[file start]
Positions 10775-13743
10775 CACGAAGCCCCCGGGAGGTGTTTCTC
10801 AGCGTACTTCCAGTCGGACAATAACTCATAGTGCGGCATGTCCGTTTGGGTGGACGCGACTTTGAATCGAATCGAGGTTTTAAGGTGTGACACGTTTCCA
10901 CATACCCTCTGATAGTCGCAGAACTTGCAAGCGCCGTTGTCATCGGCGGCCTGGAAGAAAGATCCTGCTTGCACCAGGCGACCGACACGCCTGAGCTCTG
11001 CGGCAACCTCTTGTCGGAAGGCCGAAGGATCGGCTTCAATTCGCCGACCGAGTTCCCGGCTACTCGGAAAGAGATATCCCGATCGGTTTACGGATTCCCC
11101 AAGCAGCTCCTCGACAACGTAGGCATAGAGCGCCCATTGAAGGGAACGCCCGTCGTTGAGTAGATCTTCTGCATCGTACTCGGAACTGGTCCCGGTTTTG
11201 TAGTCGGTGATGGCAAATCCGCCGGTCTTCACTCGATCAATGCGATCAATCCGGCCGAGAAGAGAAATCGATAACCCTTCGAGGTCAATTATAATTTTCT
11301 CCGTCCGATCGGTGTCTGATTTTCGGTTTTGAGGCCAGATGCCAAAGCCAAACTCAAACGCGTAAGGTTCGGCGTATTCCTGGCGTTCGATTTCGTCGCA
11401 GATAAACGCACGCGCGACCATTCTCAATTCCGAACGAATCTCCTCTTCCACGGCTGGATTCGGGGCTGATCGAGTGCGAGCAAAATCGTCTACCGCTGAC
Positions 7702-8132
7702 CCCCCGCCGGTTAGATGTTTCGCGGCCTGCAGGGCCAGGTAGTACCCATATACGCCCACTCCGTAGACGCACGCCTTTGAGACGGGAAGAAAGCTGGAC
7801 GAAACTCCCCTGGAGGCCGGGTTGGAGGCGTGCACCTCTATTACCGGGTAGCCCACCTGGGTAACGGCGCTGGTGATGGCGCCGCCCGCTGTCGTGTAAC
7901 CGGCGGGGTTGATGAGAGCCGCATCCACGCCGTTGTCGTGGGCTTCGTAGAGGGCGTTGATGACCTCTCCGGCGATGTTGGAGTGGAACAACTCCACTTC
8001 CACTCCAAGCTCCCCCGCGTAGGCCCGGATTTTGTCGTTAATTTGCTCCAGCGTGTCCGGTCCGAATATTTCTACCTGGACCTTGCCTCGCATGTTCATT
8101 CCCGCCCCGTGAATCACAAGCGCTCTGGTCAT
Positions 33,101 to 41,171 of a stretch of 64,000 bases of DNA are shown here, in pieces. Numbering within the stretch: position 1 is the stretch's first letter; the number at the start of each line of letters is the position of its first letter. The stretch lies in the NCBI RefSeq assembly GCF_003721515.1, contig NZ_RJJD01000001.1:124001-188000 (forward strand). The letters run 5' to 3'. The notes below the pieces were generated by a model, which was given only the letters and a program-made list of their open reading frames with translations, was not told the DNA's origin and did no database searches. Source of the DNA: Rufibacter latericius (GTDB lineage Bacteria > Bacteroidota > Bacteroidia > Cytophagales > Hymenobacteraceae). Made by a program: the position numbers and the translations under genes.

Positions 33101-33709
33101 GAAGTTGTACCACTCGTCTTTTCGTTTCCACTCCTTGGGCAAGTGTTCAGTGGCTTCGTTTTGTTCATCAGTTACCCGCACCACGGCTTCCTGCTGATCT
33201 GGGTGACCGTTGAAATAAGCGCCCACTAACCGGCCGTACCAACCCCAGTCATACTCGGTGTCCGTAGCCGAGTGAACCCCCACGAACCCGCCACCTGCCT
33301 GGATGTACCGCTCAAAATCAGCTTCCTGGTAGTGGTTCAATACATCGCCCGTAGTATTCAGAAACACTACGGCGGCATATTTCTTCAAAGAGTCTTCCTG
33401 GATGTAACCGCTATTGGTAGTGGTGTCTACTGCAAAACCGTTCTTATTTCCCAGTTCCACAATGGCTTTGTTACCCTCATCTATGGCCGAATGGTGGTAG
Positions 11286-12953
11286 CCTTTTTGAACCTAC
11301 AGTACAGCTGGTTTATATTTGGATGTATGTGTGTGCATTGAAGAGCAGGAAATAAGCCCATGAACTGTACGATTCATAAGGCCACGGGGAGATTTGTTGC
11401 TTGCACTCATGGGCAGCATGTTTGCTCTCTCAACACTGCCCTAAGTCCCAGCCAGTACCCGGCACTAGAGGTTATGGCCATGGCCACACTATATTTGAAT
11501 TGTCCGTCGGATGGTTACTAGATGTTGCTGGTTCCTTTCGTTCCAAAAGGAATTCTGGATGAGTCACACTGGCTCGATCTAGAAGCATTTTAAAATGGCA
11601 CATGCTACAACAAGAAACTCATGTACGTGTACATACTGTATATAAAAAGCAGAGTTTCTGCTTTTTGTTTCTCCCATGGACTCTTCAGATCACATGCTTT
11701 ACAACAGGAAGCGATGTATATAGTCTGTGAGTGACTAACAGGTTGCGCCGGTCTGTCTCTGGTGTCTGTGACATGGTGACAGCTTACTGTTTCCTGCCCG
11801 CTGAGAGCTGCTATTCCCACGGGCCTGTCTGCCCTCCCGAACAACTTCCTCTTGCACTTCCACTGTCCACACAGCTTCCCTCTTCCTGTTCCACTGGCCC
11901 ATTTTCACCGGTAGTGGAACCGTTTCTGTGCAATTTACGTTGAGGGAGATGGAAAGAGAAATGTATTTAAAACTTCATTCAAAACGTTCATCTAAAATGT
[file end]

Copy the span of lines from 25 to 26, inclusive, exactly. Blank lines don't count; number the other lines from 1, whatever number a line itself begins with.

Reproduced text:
11401 TTGCACTCATGGGCAGCATGTTTGCTCTCTCAACACTGCCCTAAGTCCCAGCCAGTACCCGGCACTAGAGGTTATGGCCATGGCCACACTATATTTGAAT
11501 TGTCCGTCGGATGGTTACTAGATGTTGCTGGTTCCTTTCGTTCCAAAAGGAATTCTGGATGAGTCACACTGGCTCGATCTAGAAGCATTTTAAAATGGCA